• Some dorms have female-only rooms; consider booking one of these if it’ll help ease the apprehension. They’re my preference if a hostel has them available. There’s also a female-only hostel in Amsterdam, aptly named Hostelle. It’s another great option if you’re in the area and it’s your first time.
  • Bring your own combination lock. If you use one of the provided locks, make sure you enter your code without others being able to see.
  • Consider getting travel insurance for your trip in case your valuables are taken. Pickpocketing does and can happen.

Cleanliness

If you consider yourself a germaphobe (no judgment; I am one, too) or have a high standard of cleanliness, you might be terrified by the idea of staying in a hostel, especially in a world with coronavirus and, more recently, bedbugs. I was.

Just like with hotels and Airbnbs, you can alleviate some of this by reading through online reviews and staying at places that have higher ratings—I aim for 4.5 and above if and where possible. It doesn’t hurt to bring your own cleaning wipes, too, if that’ll help with any anxieties. Remember that hostels benefit from having clean quarters to stay just like any other lodging business and will do their best to be clean or address any issues immediately.

Tips for a nice, clean stay:

  • Bring cleaning or antibacterial wipes to wipe clean surfaces around you
  • Wear flip-flops in the shower. Lots of feet go into those showers and you wouldn’t want to pick up a foot fungus or infection. Eww.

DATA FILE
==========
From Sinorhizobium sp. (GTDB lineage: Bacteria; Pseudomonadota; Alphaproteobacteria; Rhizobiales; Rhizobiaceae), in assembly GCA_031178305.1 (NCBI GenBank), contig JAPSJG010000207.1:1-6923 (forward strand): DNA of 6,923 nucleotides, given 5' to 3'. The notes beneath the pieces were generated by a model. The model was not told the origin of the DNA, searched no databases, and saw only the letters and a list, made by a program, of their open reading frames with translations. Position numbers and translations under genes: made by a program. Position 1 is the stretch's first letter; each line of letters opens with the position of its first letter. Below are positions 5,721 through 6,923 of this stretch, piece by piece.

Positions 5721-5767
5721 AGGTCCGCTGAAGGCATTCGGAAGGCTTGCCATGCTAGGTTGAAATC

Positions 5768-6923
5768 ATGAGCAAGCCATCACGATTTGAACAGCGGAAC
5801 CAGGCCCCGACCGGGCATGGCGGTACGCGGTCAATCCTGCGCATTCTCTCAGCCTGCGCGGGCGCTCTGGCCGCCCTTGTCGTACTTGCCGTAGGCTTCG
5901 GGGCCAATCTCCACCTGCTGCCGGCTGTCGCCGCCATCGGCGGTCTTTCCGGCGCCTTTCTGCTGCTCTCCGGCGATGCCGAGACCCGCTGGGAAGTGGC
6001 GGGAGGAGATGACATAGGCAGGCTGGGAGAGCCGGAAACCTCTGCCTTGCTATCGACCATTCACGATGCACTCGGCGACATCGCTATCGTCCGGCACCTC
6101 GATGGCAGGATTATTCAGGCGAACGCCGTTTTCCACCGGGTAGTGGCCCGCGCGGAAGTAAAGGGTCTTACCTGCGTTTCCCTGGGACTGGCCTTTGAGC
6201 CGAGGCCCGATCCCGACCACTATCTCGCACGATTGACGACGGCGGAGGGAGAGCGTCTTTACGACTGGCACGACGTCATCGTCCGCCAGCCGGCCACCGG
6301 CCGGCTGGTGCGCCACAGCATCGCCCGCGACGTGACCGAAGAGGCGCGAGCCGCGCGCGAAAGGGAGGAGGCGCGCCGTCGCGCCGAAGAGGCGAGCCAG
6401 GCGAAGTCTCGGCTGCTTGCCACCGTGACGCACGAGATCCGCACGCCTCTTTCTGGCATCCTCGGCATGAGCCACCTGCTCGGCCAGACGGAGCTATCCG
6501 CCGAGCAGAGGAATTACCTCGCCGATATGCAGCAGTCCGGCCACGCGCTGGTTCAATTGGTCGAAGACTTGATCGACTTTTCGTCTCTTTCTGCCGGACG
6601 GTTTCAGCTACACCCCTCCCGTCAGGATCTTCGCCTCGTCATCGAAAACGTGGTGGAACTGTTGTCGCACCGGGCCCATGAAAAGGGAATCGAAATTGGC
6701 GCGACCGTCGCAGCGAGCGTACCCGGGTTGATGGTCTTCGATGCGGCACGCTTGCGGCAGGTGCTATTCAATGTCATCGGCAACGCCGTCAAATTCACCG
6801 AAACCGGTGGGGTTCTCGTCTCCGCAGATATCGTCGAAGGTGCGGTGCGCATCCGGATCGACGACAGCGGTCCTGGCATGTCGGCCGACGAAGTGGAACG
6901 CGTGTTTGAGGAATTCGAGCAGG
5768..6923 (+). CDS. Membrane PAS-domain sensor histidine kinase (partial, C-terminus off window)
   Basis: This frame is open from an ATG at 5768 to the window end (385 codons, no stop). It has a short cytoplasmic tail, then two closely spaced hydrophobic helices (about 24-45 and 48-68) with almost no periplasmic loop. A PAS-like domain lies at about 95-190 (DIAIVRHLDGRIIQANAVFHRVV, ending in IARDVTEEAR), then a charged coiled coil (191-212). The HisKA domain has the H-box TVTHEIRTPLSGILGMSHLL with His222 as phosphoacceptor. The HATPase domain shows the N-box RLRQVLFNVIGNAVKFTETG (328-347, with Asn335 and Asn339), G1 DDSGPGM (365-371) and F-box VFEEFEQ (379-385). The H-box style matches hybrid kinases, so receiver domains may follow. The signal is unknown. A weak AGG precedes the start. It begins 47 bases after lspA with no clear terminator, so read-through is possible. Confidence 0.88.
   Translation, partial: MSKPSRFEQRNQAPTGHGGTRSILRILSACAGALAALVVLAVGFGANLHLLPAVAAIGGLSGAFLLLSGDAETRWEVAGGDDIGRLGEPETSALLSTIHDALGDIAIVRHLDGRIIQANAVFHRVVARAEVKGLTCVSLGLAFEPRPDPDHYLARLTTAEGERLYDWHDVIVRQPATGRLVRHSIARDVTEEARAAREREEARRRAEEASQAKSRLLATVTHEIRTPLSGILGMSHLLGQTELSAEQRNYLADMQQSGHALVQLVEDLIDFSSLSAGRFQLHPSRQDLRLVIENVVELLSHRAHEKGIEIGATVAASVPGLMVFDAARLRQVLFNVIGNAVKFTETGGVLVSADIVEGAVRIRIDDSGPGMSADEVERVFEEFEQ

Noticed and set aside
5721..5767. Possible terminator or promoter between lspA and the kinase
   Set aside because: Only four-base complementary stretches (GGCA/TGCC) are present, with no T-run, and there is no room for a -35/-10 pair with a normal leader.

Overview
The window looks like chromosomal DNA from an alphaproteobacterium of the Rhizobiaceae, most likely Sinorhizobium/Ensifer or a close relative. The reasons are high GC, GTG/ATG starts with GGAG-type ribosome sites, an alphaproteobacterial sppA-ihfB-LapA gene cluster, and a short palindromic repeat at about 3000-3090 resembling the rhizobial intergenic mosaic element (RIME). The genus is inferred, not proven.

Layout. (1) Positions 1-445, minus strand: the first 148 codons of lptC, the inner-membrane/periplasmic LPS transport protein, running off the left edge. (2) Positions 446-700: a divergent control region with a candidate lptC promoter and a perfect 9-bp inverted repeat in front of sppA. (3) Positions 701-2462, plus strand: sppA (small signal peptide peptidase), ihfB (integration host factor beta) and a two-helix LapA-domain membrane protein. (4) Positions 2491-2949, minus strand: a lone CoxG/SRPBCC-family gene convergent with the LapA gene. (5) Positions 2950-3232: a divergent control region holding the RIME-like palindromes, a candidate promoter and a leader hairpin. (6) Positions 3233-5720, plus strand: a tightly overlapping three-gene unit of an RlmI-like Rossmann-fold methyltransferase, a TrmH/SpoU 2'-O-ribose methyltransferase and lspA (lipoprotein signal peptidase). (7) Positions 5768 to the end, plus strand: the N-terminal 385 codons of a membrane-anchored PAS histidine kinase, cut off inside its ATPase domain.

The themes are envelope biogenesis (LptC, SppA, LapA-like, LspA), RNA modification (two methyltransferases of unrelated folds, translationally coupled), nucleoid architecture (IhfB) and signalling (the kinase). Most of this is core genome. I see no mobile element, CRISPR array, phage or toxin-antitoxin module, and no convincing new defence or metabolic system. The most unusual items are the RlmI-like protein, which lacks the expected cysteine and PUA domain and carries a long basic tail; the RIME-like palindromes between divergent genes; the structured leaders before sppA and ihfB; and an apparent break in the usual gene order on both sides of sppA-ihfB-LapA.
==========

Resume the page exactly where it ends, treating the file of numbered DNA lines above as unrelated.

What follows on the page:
• If you see something gross, report it to staff immediately so they can take care of it for you.

Noise and lack of privacy

Hostels are communal, which is great for the most part. I won’t pretend there aren’t annoyances that come with it though, especially if you’re not used to sharing space or you’re around more people than you’re used to.

Maybe it’s noisy because your hostel is above a bar, has old, thin walls, or is in a busy part of town. Or you’re in a crowded sleeping area where you might hear snores and other bodily noises you’d prefer not to. If you’re unlucky, there might be an inconsiderate person being loud on the phone or playing loud music. I read about this happening and thought to myself “no way could this be”, and then it happened on my very first night in a hostel!

In most cases, there are quiet areas and outdoor spaces to get some privacy if and when you need it.

I find that the type of hostel you choose can help with the privacy and noise factors though. For instance, I’m a fan of capsule hostels because they make me feel like I’m in a cocoon and with my own space. They’re usually enclosed with their own walls and curtain, giving you some much needed privacy and personal space.

If the city you’re in has one, I highly suggest you give it a try. The capsule hostels in London at St. Christopher’s Inn, Bunk in Amsterdam, and in Hyve Hostel Basel are cozy examples of this.

Here are some more tips to help you make the most of your hostel stay:

  • Use earplugs and/or an sleep mask to make the most of your night
  • Wear headphones and listen to your own calming sounds
  • Take showers at odd times so you’re not crowded with others in the bathroom area
  • For even more privacy, book a private room with an ensuite bathroom just for you

Enjoy your hostel stay

I only recently started staying at hostels and must say, even at my big age, that they’re a worthwhile experience, especially for solo female travelers. Apart from the fact that it’s an easy and cheap way to see places, the social factor can make it priceless. You get to meet lots of cool people and create memories you might not have made otherwise. And if you’re staying in a cool hostel like some of the newer capsule ones, you’re bound to have an unforgettable, unique time.

Ready to book your hostel stay? Check out Hostelworld. They’re the ultimate booking website and app for hostels, and you can even connect with other travelers before you leave for your trip. Happy hosteling!